In Mississippi, a bluish-green algal bloom has closed all the beaches.
The timing couldn’t be much worse. It was a holiday weekend, and local business owners on the Gulf of Mexico were counting on revenue from tourists. Instead, the algae arrived. It killed the oysters in at least one harvesting region. Then it shut down one beach after another, as it can cause rashes, stomach cramps, nausea, and diarrhea for swimmers.
This particular outbreak can be traced back at least in part to the flooding that inundated the Midwest earlier this year, The New York Times explains. Floodwaters flushed into the Mississippi River, which rose high enough that the Army Corps of Engineers opened a spillway that empties into Lake Pontchartrain, which is connected to the Gulf of Mexico. The resulting flow of water and nutrients feeds the algae, which in turn sucks oxygen out of the water and stresses fish and crabs.
The farm runoff creates all sorts of problems along the river: It can taint well water, which in turn may cause dangerous blood conditions in babies and cancer. When it all winds up in the gulf it culminates in a “dead zone,” a low-oxygen swath of water where fish can’t survive. The dead zone is forecasted to reach the size of Massachusetts this year. And this weekend the algae began impacting tourism as well.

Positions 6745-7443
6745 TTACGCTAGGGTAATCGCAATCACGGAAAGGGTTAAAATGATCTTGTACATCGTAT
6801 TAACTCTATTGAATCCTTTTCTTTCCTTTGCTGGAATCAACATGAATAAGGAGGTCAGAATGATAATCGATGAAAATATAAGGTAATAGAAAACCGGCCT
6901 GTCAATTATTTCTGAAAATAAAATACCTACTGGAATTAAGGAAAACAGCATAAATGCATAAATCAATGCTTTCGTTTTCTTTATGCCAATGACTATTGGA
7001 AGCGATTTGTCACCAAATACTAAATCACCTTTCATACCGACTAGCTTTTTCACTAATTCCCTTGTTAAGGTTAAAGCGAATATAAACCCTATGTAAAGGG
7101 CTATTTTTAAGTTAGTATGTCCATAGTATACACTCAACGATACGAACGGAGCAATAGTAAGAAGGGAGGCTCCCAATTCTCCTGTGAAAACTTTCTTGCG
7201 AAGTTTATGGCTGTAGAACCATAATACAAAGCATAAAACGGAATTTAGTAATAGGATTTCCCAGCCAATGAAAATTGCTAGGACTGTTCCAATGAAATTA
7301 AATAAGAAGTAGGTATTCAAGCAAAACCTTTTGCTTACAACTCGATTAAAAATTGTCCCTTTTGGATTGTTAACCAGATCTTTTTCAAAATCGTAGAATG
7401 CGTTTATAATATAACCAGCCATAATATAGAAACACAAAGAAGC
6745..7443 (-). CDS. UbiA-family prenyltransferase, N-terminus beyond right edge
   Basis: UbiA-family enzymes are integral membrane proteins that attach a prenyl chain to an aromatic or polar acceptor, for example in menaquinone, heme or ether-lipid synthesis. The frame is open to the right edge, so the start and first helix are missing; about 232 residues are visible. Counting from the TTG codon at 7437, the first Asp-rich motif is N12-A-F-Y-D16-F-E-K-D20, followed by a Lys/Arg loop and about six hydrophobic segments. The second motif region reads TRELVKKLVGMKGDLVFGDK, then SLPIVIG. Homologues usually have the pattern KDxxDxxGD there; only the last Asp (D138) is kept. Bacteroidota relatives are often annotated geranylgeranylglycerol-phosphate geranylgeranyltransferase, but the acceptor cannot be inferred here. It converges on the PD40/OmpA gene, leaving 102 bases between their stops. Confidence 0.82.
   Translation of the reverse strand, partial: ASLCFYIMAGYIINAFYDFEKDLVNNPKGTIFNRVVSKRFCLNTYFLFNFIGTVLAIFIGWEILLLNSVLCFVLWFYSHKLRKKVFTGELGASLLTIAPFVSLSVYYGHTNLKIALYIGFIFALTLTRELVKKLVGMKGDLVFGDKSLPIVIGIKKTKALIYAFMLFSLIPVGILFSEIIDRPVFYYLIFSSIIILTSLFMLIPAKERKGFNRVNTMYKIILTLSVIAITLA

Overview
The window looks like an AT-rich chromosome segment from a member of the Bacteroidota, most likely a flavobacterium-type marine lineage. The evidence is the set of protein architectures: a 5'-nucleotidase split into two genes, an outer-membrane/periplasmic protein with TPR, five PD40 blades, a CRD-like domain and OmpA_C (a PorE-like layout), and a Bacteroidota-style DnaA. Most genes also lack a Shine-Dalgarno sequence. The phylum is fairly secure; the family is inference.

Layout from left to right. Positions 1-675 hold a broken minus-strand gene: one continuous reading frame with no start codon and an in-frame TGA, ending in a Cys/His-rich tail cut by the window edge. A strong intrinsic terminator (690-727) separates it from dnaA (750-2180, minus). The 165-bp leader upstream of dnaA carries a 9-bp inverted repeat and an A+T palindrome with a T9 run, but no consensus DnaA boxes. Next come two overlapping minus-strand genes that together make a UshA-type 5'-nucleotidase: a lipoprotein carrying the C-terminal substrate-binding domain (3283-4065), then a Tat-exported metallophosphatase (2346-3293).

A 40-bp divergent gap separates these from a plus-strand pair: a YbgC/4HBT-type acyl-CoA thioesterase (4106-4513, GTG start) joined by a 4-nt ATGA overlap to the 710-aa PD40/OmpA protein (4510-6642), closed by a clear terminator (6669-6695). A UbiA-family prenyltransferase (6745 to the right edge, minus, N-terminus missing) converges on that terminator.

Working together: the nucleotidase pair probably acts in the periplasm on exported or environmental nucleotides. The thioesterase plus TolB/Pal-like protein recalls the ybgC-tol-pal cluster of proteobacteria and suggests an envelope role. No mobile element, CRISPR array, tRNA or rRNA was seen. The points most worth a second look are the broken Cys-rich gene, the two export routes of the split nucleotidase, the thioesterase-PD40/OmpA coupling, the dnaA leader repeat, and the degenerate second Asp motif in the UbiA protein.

The Mississippi isn’t the only body of water affected by farm-related, toxic algal blooms. Last year, we reported that the number of blooms had tripled from the year prior, growing so severe in Ohio that Governor John Kasich declared Lake Erie “impaired.” The Environmental Working Group is tracking this year’s blooms in a database updated weekly.
It remains to be seen whether or not this will be an effective approach for preventing runoff into the lake. At the federal level, regulations affecting farm runoff are notoriously lax: As Civil Eats reported last year, these rules are often based on incentivizing conservation measures, and critics say state-level enforcement of maximum daily runoff limits has been limited.
In the meantime, there’ll be no swimming in Mississippi. Maybe that means the Gulf of Mexico will one day get a Bill of Rights of its own.